Transactional analysis : What is Transactional analysis ?

Transactional Analysis is a theory propounded by Eric Berne. Transactional Analysis is a psychoanalytic theory based on verbal communication between two people. This communication is called a Transaction.

According to Berne during a transaction a person sends the stimulus and the other person responds. The person sending the stimulus is called an Agent and the person receiving it is called the Respondent.

The psychology behind the concept of transactional analysis reasons it in terms of human thinking. When a person is confronted with a situation it is stored in his memory. And when encountered with another similar situation the brain brings out these memories not in its exact form but rather in the form of feelings that are associated with the memory. At a later stage the feelings and memories take form of alter ego in a person. During each transaction a person being an emotional being is filled with feelings and both parties hold to an alter ego while sending and receiving stimulus. There are three basic ego states- The parent ego, the child ego and the adult ego.

To understand the transactional analysis, it is important to understand the various alter ego states.

Ego States : What are the different Ego States ?

Parent Ego- Like a parent, parent ego is authoritative but also guiding. It often tells us the ‘how to’, dos, do not 's and the never's. Parent ego state can either be nurturing or controlling. Physical signs of this ego state include- body language with signs of impatience or anger. Verbal signs include use of criticising words, judgemental words and patronising language.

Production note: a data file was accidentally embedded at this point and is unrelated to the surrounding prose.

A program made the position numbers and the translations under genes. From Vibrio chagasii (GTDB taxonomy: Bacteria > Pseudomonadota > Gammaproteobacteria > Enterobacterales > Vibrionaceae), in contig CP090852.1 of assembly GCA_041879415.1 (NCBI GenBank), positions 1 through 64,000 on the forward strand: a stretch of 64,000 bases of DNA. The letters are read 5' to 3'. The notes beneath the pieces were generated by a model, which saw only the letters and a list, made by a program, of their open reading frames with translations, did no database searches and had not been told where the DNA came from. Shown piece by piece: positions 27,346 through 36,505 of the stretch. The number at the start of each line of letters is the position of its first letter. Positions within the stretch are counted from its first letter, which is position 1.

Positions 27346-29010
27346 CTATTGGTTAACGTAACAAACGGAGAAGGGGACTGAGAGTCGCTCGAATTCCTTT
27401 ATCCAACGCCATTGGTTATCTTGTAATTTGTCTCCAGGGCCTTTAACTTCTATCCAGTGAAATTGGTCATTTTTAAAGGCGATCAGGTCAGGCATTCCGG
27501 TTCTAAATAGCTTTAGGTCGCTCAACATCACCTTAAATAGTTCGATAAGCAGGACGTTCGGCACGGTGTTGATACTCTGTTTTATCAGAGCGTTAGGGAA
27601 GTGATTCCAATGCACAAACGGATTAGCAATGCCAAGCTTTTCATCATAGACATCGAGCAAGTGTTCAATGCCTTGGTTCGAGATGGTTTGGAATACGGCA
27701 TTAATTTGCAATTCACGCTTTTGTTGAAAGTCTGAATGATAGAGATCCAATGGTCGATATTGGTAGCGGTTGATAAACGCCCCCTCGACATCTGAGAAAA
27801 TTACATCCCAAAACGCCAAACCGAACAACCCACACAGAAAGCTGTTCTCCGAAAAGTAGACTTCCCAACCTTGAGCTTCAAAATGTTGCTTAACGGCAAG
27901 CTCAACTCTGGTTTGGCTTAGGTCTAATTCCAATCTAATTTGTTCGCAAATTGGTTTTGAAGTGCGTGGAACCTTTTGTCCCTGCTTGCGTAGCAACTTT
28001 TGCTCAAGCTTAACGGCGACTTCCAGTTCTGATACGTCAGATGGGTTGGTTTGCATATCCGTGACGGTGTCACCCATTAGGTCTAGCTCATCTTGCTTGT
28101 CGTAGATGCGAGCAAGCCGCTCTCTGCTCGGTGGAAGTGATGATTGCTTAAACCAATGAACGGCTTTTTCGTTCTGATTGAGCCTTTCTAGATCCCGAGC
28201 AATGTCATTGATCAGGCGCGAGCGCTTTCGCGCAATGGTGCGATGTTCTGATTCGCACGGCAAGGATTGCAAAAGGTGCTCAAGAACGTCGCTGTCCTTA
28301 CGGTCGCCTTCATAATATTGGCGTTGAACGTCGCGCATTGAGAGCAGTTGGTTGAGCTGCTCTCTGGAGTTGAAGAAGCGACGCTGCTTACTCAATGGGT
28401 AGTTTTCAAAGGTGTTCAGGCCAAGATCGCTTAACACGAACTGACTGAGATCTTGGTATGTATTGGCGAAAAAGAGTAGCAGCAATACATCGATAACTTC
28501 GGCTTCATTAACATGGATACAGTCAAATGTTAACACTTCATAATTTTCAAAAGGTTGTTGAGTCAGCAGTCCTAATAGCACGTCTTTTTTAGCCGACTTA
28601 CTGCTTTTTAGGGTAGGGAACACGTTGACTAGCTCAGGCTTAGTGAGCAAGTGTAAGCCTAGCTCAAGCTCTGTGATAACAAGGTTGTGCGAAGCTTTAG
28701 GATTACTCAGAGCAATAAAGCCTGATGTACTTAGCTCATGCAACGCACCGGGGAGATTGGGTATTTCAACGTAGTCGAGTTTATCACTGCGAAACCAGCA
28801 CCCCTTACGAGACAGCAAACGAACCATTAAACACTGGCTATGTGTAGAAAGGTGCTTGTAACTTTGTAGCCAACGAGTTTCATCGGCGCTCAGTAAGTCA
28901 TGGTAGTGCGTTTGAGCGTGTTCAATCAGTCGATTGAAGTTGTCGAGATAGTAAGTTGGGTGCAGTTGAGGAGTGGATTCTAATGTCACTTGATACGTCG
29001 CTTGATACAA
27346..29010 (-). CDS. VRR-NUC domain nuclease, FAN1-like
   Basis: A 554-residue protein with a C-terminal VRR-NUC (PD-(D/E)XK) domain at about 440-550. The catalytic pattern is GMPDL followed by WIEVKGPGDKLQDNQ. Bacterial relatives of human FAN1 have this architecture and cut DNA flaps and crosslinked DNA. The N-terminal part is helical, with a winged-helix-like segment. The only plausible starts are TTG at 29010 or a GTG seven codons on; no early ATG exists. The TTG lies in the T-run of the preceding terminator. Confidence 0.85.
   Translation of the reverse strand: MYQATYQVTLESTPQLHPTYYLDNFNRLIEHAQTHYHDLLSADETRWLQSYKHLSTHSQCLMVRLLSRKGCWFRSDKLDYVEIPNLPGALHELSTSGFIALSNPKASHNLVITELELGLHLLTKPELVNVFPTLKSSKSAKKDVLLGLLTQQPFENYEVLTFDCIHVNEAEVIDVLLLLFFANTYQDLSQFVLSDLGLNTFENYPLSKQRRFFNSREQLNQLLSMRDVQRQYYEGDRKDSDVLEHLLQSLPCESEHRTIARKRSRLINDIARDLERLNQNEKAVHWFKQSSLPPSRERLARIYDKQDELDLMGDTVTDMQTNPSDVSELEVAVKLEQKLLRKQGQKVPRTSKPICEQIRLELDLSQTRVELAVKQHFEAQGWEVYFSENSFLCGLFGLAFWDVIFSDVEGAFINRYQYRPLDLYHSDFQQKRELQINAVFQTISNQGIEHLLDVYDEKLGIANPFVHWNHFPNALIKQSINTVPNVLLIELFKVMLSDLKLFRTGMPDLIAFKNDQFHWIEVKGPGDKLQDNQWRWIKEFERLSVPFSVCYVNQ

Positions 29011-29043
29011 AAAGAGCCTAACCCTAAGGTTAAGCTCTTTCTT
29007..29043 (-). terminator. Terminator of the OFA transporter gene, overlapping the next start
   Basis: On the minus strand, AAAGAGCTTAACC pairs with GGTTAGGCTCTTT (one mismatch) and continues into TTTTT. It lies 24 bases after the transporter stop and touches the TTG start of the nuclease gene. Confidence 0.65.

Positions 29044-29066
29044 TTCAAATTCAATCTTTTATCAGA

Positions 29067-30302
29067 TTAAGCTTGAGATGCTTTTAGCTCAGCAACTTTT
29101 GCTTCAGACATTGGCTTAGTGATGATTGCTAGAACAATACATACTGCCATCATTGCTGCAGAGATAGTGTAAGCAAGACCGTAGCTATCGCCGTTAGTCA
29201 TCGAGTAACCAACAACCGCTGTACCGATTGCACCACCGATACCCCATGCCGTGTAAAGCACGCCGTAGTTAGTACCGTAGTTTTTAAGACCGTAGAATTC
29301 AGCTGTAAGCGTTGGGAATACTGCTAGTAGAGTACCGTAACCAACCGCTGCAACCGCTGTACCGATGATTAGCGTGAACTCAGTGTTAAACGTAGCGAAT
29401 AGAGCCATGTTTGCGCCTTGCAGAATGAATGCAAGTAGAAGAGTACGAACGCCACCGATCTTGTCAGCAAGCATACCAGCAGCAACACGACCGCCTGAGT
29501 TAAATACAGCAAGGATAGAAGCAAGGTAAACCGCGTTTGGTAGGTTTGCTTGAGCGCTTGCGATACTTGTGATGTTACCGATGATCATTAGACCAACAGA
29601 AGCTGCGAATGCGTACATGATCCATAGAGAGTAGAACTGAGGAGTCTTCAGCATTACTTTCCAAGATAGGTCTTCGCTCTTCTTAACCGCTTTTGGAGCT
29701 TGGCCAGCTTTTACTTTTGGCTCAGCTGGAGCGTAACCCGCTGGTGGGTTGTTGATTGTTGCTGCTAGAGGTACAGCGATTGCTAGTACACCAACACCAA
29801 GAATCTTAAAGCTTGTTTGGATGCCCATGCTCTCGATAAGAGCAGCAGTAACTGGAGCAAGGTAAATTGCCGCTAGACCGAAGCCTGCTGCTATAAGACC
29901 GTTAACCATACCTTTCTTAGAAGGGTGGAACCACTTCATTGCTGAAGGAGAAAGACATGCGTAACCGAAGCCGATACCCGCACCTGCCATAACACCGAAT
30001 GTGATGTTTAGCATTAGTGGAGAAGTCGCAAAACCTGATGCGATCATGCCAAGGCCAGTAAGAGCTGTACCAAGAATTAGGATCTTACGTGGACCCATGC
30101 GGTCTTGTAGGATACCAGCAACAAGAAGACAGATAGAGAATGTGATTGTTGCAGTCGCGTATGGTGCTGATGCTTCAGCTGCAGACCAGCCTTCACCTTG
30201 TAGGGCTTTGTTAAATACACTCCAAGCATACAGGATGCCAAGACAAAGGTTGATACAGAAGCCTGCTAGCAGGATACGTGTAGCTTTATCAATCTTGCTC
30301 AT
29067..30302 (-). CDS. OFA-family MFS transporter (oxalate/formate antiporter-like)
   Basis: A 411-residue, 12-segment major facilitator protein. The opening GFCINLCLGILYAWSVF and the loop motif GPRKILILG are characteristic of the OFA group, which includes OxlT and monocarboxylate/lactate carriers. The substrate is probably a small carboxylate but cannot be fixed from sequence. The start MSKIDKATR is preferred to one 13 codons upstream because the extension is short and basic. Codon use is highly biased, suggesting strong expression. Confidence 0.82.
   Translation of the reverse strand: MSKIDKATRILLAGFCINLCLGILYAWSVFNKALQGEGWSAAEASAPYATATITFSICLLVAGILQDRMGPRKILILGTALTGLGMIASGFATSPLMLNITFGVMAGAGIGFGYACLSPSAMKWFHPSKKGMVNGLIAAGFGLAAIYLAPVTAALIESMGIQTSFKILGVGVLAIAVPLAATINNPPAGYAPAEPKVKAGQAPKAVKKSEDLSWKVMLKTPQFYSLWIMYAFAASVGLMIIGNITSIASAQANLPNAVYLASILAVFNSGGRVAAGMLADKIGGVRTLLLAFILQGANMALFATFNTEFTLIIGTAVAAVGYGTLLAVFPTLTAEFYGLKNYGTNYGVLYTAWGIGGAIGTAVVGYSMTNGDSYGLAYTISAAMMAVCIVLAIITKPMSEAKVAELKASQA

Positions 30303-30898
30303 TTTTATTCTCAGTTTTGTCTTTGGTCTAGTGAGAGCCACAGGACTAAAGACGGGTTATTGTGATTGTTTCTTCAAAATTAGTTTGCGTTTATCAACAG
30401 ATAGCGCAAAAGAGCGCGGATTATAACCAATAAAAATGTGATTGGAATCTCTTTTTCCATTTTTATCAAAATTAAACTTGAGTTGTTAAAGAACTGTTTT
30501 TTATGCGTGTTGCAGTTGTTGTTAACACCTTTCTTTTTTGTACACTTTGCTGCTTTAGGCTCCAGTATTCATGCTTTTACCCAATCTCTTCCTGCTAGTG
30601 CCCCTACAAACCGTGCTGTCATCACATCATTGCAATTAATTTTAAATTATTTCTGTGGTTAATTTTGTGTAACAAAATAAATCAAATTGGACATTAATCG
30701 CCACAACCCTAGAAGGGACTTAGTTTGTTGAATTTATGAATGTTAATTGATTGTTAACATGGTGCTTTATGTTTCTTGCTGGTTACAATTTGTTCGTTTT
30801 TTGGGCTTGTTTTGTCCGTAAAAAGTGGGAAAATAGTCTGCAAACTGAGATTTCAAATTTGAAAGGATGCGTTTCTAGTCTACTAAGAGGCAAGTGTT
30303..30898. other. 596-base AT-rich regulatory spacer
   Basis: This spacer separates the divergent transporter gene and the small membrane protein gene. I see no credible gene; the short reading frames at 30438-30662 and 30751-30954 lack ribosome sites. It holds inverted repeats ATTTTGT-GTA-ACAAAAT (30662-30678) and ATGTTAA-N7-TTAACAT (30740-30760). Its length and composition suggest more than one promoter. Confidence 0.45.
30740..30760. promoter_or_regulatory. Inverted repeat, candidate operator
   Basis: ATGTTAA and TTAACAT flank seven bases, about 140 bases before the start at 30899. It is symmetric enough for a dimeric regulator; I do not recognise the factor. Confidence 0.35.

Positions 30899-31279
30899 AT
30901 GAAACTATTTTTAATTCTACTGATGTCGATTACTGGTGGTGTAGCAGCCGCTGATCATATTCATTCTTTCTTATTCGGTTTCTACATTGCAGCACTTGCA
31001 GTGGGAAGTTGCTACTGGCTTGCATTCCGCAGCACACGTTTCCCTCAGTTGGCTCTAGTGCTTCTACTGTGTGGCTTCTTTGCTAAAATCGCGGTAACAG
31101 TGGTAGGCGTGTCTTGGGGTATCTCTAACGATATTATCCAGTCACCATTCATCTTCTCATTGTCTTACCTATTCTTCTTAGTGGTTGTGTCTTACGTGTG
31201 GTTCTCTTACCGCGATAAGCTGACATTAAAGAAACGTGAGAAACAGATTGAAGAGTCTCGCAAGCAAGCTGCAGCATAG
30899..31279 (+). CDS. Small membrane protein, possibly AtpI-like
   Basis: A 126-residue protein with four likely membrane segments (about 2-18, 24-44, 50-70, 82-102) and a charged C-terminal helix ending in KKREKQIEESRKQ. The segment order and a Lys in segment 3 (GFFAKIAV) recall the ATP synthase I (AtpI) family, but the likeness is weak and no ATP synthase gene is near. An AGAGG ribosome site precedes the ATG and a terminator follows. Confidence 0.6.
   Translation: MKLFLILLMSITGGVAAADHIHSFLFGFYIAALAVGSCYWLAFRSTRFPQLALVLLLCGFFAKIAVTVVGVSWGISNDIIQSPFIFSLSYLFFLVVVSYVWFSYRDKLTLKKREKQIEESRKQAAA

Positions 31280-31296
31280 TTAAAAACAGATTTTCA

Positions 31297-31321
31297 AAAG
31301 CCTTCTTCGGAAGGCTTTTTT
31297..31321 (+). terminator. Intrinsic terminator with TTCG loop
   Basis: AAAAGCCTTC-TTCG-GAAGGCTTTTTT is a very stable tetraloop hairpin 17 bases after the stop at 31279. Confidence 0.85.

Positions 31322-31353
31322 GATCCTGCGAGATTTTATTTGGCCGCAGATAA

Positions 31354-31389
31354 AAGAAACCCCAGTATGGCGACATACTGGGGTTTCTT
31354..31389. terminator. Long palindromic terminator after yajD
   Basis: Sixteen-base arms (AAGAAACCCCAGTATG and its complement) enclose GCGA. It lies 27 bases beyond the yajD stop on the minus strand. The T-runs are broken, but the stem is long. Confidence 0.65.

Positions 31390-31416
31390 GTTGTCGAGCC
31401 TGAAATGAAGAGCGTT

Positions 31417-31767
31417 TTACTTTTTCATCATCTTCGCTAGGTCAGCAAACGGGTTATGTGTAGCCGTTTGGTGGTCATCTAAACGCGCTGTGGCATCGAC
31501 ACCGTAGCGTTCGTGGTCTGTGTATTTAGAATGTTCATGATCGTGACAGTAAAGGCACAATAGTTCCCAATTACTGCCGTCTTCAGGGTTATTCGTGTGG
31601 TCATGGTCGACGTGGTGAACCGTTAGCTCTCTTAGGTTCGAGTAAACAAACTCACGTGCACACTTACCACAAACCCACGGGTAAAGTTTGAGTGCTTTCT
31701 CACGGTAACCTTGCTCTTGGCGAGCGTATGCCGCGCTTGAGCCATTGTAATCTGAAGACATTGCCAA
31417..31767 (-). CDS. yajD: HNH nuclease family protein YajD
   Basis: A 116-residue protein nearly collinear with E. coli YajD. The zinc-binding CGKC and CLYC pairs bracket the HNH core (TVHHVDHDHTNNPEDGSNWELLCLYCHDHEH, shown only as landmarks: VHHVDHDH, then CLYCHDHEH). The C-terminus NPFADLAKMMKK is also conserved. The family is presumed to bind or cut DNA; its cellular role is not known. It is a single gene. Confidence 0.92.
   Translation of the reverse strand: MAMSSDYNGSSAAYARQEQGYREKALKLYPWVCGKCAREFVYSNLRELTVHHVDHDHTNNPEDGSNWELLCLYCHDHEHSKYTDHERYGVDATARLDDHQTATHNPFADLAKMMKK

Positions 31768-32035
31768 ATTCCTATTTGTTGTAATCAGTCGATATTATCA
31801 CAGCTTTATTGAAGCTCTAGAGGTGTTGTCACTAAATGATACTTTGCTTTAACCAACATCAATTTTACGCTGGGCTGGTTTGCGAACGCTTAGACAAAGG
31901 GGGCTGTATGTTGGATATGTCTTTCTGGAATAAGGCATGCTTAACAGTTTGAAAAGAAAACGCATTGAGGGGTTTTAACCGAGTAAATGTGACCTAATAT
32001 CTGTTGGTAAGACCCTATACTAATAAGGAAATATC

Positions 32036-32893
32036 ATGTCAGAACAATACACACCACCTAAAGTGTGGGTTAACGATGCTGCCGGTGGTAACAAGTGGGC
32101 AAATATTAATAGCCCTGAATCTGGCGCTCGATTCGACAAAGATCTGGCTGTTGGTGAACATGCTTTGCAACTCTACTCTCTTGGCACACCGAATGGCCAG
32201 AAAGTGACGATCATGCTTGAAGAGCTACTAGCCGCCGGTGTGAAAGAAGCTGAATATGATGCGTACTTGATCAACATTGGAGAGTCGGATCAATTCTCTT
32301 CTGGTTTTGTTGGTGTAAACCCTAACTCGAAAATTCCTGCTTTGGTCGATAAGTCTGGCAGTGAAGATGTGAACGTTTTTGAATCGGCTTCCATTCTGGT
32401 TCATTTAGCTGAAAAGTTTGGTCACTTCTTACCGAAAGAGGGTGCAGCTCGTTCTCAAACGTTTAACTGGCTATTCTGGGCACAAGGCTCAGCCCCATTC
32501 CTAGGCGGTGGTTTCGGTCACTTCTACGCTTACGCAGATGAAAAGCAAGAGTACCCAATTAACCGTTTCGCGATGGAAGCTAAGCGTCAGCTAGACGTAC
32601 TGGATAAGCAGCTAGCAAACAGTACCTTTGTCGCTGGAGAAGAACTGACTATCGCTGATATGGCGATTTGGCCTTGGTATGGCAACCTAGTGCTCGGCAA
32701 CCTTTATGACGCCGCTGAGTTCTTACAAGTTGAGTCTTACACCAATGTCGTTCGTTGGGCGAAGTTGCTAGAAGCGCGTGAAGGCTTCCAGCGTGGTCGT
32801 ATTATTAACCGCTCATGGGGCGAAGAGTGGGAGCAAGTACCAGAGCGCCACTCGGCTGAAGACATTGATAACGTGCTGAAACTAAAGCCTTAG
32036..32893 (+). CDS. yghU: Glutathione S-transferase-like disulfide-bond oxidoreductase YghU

Child Ego- Child ego is characterised by joy, tantrums, curiosity, wanting to impress etc. It is the child in a person. In cases where anger and jealousy comes into play, it is the child ego state. This type of ego state can also be called the 'felt' ego state. Usually in a child ego state a person uses phrases like I don't know, I want, I don't care, superlatives etc.

Adult Ego- Adult ego state is our thinking self. The adult ego state comes between the child and the parent ego states, where with the help of others parent ego ones child ego develops into adult ego during adulthood. When we communicate if we receive information, process it and react afterwards we are in an adult ego state. Adult ego is marked with the ability to listen attentively, understand and communicate efficiently in a straight-forward manner. Common phrases used by a person in an adult ego state are- true, probably, possibly, I believe, I realise, in my opinion, comparative statements etc.

Four Life Positions

There are four common life positions that describe the different ego states. They are-

I am Okay, you are Okay. This is the most mentally healthy position a person can be in. In this life position during a transaction both parties have an adult ego. In this life position people feel positive about themselves and others. Here people solve problems practically and act rationally.
I am Okay, you are Not Okay. This is a parent ego state where one believes he is right and the other person is wrong. Here people feel they are victimised. Commonly people in this position feel miserable and blame others for their miseries.
I am not Okay, you are Okay. Here the person is in a child ego state. A person compares themselves with others and feels that there are many things they don't have control over. So they tend to withdraw from others.
I am Not Okay, you are Not Okay. This position is the most dangerous life position where a person can become depressed and have a feeling of anger and helplessness. But they must remember to grow. It is then that they find a purpose within themselves and stop looking outside for happiness and comfort, thereby making the conversation with others more constructive and leading to growth.

It is said that no human interaction is without a motive; a selfish one or a selfless one is the question, but does it even matter? Don’t we do everything to satisfy something in us that we deem necessary? A transaction indeed.

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